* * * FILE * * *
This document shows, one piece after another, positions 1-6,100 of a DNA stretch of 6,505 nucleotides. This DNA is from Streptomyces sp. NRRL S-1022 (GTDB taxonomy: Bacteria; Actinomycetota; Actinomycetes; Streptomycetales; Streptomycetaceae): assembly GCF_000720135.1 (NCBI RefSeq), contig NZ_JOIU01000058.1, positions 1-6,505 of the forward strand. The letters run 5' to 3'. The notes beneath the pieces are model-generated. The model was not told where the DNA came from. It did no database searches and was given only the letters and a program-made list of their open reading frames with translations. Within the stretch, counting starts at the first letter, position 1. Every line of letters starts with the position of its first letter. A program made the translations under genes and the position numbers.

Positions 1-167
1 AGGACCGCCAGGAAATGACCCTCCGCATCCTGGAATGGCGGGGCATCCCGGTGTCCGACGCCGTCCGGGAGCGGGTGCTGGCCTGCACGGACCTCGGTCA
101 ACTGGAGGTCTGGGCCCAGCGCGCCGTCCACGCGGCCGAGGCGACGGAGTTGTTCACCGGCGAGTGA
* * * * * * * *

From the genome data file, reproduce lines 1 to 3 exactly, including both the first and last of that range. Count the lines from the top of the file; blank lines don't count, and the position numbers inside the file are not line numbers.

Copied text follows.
This document shows, one piece after another, positions 1-6,100 of a DNA stretch of 6,505 nucleotides. This DNA is from Streptomyces sp. NRRL S-1022 (GTDB taxonomy: Bacteria; Actinomycetota; Actinomycetes; Streptomycetales; Streptomycetaceae): assembly GCF_000720135.1 (NCBI RefSeq), contig NZ_JOIU01000058.1, positions 1-6,505 of the forward strand. The letters run 5' to 3'. The notes beneath the pieces are model-generated. The model was not told where the DNA came from. It did no database searches and was given only the letters and a program-made list of their open reading frames with translations. Within the stretch, counting starts at the first letter, position 1. Every line of letters starts with the position of its first letter. A program made the translations under genes and the position numbers.

Positions 1-167
1 AGGACCGCCAGGAAATGACCCTCCGCATCCTGGAATGGCGGGGCATCCCGGTGTCCGACGCCGTCCGGGAGCGGGTGCTGGCCTGCACGGACCTCGGTCA